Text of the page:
New Toolkit Encourages Businesses To Promote Healthy Eating And Exercise To Employees

Public Health England and Business in the Community have published a toolkit in an effort to encourage employers to promote healthier eating and exercising to their employees. Keen to stress the business benefits, the toolkit explains that such initiatives can boost productivity, slash absence rates, and play a key role in facilitating a happy workforce.

What’s becoming increasingly clear is that the health of the nation is a ticking time bomb. According to the NHS, the number of people being diagnosed with diabetes has more than doubled in the past 20 years, and rising obesity levels continue to grab headlines. As an employer, you have the ability to make a positive impact in your staff’s lives, as well as strengthen your business for the future.

Occupational health isn’t just about ensuring your staff have comfortable chairs to sit on. It’s time to get much more proactive when it comes to our responsibilities as employers, and tap into the opportunities that exist for us to have a much more holistic impact on our staff’s lives.

The toolkit includes:

• Suggestions that healthier food and drink options should be available within the workplace, including at meetings and events • Ideas around organising ‘family days’, so staff can get their loved ones onboard with healthier habits • Advice for managing shift workers and remote workers – two groups of staff that will experience unique difficulties when it comes to maintaining their health and wellbeing • Guidance for handling sensitive mental health issues in the workplace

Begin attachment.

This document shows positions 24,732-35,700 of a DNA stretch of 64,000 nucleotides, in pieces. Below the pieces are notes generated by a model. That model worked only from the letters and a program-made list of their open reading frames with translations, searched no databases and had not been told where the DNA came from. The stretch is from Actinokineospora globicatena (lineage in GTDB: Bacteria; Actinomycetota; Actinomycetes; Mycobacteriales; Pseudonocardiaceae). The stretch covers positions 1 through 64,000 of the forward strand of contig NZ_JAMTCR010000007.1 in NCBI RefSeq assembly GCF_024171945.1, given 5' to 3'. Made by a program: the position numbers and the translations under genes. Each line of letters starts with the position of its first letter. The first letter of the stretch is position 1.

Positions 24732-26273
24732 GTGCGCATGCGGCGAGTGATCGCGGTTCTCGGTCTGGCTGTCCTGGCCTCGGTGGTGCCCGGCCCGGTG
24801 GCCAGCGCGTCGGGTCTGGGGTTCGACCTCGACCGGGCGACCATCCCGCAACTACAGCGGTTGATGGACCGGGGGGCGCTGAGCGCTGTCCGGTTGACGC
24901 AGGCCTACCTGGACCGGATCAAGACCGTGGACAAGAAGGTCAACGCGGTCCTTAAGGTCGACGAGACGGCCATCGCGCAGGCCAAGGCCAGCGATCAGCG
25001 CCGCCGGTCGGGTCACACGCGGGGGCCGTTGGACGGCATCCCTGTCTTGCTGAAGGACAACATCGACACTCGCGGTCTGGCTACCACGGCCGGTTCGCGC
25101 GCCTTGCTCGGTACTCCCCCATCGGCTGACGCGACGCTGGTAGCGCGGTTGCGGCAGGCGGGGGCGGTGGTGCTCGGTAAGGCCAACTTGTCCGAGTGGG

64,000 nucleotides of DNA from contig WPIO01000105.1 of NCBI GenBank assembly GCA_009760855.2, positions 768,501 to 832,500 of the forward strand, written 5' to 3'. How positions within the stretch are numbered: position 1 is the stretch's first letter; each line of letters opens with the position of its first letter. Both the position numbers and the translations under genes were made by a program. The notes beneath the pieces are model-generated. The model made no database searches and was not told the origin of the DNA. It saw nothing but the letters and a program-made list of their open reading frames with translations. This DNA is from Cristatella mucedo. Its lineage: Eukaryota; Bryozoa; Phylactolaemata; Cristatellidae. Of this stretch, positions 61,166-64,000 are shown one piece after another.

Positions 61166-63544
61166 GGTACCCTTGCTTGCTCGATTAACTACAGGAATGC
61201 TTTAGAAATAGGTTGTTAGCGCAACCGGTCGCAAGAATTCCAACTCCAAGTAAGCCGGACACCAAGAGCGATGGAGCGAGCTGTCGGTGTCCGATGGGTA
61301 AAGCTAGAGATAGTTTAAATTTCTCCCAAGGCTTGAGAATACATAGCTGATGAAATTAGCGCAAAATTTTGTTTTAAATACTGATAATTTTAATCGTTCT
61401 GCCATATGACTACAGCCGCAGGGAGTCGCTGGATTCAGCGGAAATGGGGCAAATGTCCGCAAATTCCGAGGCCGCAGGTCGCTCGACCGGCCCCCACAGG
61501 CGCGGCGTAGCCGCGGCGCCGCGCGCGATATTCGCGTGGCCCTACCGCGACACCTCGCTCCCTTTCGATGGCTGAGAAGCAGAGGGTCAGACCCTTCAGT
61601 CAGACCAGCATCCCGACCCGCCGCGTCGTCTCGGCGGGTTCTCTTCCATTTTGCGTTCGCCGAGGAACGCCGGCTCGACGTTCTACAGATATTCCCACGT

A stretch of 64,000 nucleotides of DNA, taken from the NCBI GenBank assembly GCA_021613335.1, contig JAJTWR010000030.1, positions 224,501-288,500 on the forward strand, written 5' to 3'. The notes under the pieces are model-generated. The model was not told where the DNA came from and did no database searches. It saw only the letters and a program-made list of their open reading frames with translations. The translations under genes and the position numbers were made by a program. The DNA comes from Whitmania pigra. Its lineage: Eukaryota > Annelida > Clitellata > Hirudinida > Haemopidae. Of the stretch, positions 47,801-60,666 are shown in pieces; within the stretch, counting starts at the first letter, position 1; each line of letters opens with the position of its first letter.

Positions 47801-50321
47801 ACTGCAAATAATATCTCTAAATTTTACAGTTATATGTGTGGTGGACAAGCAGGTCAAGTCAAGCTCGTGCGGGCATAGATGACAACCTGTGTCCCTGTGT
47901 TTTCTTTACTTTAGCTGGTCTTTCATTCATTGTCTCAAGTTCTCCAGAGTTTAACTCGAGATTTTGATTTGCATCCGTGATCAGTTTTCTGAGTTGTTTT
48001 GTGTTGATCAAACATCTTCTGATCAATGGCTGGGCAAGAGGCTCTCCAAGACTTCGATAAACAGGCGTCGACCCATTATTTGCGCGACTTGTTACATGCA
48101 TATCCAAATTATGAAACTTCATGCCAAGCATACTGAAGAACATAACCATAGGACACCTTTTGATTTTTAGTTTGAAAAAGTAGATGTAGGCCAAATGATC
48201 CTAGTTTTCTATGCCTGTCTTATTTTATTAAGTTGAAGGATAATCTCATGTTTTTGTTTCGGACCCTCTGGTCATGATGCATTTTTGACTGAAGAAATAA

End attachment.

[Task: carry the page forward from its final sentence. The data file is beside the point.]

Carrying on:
Though the suggestions are comprehensive and provide a lot of food for thought for employers, it’s also stressed that there’s rarely a one-size-fits-all approach. Businesses are encouraged to involve their staff in any initiatives from the very earliest stages, giving them a voice and the opportunity to hone a way forward that’s really going to work for them. After all, if your staff aren’t engaged and onboard, then your efforts are going to fall on deaf ears and fail to meet their objectives.

We recognise that employers have a lot on their plates. You may well think that you simply don’t have the time to consider promoting better levels of health and wellbeing to your staff. You’ve got performance reviews to handle, back to work meetings to schedule, and a whole load of paperwork that seems to mount up on your desk on an hourly basis.

Still though, if you’re aiming to be an exemplary employer, you should definitely give some careful consideration to how you can utilise this toolkit. It could seriously improve the long-term prospects of your business.

Have you had an opportunity to review the toolkit yet? Has it changed how you think about your responsibilities as an employer? Which recommendations do you think will prove to be most useful for you as a leader, and for your employees?

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